For Asian American mothers, the journey of pregnancy, childbirth, postpartum, and each of the baby’s milestones may involve more planning and conscious choice. In trying to navigate both Asian and American cultural expectations, new moms may feel this added pressure and stress. For example, if you’re Chinese American, will you choose to have a proper zuo yue zi (sit-month) experience in your postpartum? If you choose to eat the traditional meals offered to new moms in China, are there businesses that support these postpartum needs near where you live? As a Korean American, will you plan a Doljabi for your baby? Or perhaps, will you feel the pressure to avoid traditional Asian practices in favor of other Western practices that feel more socially comfortable and accessible?

Sometimes, even moms who aspire to stay more connected to their cultural traditions can feel lost as to how best to proceed. They may feel even more lost if they have not witnessed or experienced these traditions for themselves. For example, a biracial Indian American mom wanting to get more in touch with her Indian heritage may find it difficult to access these traditions. The plethora of choices, and the conflicting advice from different people around the new mom, can feel overwhelming, exhausting, and stressful

5) You may find it hard to get childcare help from your family. 

When people immigrate to the U.S. from Asian countries, they enter into an individualist society and leave behind a collectivist society. Childcare is seen as an individual family problem in the West. However, child-rearing is consider a whole extended family problem in the East. For generations in Asian countries, large families supported the growth and development of young children. It was common for in-laws, grandparents, aunts, and uncles to help lighten the childcare burden on mothers alone. In the U.S., childcare plans and decisions fall primarily on the individual family unit. Most commonly, it falls on the mother alone. Even if you would like extended family support, they may not be able to offer it.

This isolation can not only add a significant amount of stress, but also create a sense of grief and loss for her children, who do not get to grow up surrounded by family. For example, American-born children of immigrants (who otherwise would have grown up with grandparents, aunts, uncles, and cousins nearby) may only grow up with siblings in their nuclear family system in the U.S. Extended families, if they immigrated at all, might not be close. They might be the only ones family living in their state. As a result, Asian American families can feel a lot smaller and more distant in the U.S. than in their country of origin. 

An Asian mother watches her child as they climb on the sofa. Learn how culturally sensitive therapy in Los Angeles, CA can offer support by searching for an Asian American therapist in Los Angeles today.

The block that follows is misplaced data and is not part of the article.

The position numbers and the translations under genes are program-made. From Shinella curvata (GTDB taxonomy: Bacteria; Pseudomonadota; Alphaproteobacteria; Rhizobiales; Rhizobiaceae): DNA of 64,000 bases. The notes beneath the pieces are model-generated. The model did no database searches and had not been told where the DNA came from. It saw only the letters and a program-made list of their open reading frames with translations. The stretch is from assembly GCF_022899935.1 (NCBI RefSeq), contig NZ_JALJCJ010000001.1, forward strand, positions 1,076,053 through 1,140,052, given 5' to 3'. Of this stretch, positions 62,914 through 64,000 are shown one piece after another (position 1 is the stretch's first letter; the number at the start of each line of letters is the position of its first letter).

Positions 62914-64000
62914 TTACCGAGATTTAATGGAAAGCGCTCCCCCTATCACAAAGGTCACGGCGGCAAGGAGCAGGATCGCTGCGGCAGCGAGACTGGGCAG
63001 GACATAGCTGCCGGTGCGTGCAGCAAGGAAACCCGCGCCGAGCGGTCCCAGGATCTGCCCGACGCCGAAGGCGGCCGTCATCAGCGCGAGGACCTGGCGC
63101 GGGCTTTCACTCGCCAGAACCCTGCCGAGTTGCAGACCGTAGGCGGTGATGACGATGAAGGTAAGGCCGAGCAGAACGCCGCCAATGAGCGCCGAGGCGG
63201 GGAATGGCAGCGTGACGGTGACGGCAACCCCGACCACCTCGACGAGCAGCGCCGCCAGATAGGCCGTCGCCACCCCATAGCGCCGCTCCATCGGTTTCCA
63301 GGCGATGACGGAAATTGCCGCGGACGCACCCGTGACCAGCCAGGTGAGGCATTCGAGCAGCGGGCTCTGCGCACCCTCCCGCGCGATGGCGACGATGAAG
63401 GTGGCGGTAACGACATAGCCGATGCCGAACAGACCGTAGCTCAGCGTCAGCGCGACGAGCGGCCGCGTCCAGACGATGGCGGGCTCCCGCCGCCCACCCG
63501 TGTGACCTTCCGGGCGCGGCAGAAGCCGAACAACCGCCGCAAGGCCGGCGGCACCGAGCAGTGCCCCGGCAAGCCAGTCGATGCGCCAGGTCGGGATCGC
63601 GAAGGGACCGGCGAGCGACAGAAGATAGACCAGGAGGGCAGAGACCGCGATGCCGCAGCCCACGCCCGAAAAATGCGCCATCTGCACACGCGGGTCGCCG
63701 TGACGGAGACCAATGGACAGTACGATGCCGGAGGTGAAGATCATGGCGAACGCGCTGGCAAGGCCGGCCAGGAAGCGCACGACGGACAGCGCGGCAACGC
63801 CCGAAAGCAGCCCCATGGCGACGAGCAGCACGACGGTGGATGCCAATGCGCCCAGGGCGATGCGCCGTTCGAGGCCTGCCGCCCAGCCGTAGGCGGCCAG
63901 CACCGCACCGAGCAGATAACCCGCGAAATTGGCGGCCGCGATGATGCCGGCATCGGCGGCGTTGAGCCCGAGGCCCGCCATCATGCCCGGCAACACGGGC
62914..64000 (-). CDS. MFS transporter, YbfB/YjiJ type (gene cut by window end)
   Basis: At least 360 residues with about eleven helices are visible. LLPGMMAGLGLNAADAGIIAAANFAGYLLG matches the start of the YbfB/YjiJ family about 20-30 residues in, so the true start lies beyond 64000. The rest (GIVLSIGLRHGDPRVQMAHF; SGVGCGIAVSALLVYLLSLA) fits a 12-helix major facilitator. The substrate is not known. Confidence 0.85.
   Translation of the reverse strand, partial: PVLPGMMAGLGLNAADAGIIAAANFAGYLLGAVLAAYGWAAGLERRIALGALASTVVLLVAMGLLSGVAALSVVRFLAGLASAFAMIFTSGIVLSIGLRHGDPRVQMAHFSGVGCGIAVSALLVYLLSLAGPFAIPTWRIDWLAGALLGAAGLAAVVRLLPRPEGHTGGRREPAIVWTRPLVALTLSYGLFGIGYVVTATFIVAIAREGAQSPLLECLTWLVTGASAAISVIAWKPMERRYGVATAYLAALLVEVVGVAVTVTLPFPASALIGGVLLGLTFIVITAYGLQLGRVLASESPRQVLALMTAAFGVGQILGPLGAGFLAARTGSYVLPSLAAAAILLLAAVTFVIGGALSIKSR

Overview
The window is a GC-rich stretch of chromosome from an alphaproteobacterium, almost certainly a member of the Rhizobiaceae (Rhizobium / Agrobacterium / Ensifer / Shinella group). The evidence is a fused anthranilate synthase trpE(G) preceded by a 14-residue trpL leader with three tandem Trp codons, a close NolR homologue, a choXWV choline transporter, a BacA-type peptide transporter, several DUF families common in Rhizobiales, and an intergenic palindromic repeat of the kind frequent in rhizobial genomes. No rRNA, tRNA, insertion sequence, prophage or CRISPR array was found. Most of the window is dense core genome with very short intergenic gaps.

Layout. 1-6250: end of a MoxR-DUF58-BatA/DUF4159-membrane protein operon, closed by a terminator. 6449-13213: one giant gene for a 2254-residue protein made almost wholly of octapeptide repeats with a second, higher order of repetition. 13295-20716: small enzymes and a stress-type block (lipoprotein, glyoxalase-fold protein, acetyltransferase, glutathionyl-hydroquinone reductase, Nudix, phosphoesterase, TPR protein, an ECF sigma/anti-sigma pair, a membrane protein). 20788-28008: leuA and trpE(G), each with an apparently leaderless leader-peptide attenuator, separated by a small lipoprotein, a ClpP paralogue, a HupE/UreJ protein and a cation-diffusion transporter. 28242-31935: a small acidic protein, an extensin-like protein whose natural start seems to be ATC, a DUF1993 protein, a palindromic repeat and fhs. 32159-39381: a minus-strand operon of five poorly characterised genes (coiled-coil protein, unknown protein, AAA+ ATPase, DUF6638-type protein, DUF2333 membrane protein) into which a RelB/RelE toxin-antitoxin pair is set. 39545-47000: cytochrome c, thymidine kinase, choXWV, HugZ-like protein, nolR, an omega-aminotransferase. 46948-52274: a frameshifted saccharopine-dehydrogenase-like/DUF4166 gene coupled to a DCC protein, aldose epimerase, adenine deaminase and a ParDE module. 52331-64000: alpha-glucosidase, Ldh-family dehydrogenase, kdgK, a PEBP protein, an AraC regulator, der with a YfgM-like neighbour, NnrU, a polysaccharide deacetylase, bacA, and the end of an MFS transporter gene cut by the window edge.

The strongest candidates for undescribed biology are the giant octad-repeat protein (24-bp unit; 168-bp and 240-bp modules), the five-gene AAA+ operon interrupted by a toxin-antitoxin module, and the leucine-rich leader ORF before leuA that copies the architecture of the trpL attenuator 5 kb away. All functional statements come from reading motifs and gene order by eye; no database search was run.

While first-generation Asian immigrant parents may not have access to extended family childcare, second-generation Asian parents may find that family conflicts and differing cultural values make paid childcare seem more attractive.

Even with grandparents who hold cultural values of helping out with childcare, second-generation Americans may not hold similar cultural expectations for extended family childcare and may find that it is more stressful to rely on them. For example, grandparents may inadvertently add pressure on the parents to raise their children in a certain way. The parents may not want to have to fight those cultural battles while they’re juggling childcare duties. The lack of supportive structure, the differences in culture, and the pressure to handle childcare single-handedly can make it especially stressful for Asian American mothers who must navigate new parenthood without the support previous generations may have had. These stressors can trigger feelings of helplessness, hopelessness, grief, and anxiety.

6) You may feel alone, judged, and unsupported if you do have mental health issues.

Due to the stigma associated with mental health issues in many Eastern cultures, many Asian families can be dismissive when it comes to mental health challenges faced by family members or even community members. As a result, it can be especially isolating and shaming for Asian American mothers suffering from postpartum anxiety and/or depression to gain support from family members during this particularly sensitive period in their lives. This can exacerbate any existing symptoms and further alienate new moms, which can worsen their overall mental health outcomes. 

Interested in Therapy with an Asian American Therapist in Los Angeles and New York?

If you are a mom facing some of these challenges, speaking to a trained Asian American therapist can help you process all of your difficult feelings in this complicated chapter of your life. Our culturally sensitive therapists can help you navigate the unique factors you are experiencing. You deserve to feel heard, understood, and supported, and to feel confident as you move through this parenting journey. To get started with individual therapy sessions at our Los Angeles-based therapy practice, follow the steps below.

Postpartum Mom Art Support Group

Find community and healing in your postpartum challenges as an Asian American mother in our Postpartum Mom Art Support Group.

Learn more about the support group here. No art experience required – all skill levels welcome!

Other Services at Yellow Chair Collective

There are many options for treatment using online therapy in California and New York, it just depends on what you’re needing. And while we certainly service Asian American folks, we also work with individuals from other cultures, too. So, whether you need support in overcoming anxiety, burnout, trauma, or PTSD, we can help. Likewise, we serve teens and couples in need of support, too. So when you start online therapy with us, you can bring your whole self, including past struggles, cultural impacts, and more.